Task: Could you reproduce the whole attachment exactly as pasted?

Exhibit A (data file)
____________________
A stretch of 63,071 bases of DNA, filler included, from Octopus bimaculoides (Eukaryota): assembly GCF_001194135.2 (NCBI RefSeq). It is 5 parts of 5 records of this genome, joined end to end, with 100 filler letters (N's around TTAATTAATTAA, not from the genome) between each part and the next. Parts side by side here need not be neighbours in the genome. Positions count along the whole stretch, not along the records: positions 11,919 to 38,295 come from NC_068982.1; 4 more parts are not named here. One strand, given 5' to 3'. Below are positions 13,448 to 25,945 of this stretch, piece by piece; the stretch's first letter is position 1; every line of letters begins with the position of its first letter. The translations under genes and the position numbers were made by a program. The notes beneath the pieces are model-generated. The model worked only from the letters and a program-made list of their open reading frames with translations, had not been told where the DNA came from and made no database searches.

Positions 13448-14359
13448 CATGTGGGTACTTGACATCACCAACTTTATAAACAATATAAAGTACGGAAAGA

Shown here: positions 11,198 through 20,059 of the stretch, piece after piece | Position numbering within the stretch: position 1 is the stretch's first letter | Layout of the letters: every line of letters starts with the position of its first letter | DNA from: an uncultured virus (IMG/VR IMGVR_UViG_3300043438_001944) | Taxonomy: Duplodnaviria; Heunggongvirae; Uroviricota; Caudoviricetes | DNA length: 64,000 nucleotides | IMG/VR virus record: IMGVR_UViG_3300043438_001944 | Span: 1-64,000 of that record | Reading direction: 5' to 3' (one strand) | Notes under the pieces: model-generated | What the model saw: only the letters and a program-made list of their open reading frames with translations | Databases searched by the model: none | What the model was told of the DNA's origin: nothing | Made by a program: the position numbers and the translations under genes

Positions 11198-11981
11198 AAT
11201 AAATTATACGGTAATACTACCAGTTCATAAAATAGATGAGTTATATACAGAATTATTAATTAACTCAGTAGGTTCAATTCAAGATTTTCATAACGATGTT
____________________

A stretch of 63,071 bases of DNA, filler included, from Octopus bimaculoides (Eukaryota): assembly GCF_001194135.2 (NCBI RefSeq). It is 5 parts of 5 records of this genome, joined end to end, with 100 filler letters (N's around TTAATTAATTAA, not from the genome) between each part and the next. Parts side by side here need not be neighbours in the genome. Positions count along the whole stretch, not along the records: positions 11,919 to 38,295 come from NC_068982.1; 4 more parts are not named here. One strand, given 5' to 3'. Below are positions 13,448 to 25,945 of this stretch, piece by piece; the stretch's first letter is position 1; every line of letters begins with the position of its first letter. The translations under genes and the position numbers were made by a program. The notes beneath the pieces are model-generated. The model worked only from the letters and a program-made list of their open reading frames with translations, had not been told where the DNA came from and made no database searches.

Positions 13448-14359
13448 CATGTGGGTACTTGACATCACCAACTTTATAAACAATATAAAGTACGGAAAGA

Shown here: positions 11,198 through 20,059 of the stretch, piece after piece | Position numbering within the stretch: position 1 is the stretch's first letter | Layout of the letters: every line of letters starts with the position of its first letter | DNA from: an uncultured virus (IMG/VR IMGVR_UViG_3300043438_001944) | Taxonomy: Duplodnaviria; Heunggongvirae; Uroviricota; Caudoviricetes | DNA length: 64,000 nucleotides | IMG/VR virus record: IMGVR_UViG_3300043438_001944 | Span: 1-64,000 of that record | Reading direction: 5' to 3' (one strand) | Notes under the pieces: model-generated | What the model saw: only the letters and a program-made list of their open reading frames with translations | Databases searched by the model: none | What the model was told of the DNA's origin: nothing | Made by a program: the position numbers and the translations under genes

Positions 11198-11981
11198 AAT
11201 AAATTATACGGTAATACTACCAGTTCATAAAATAGATGAGTTATATACAGAATTATTAATTAACTCAGTAGGTTCAATTCAAGATTTTCATAACGATGTT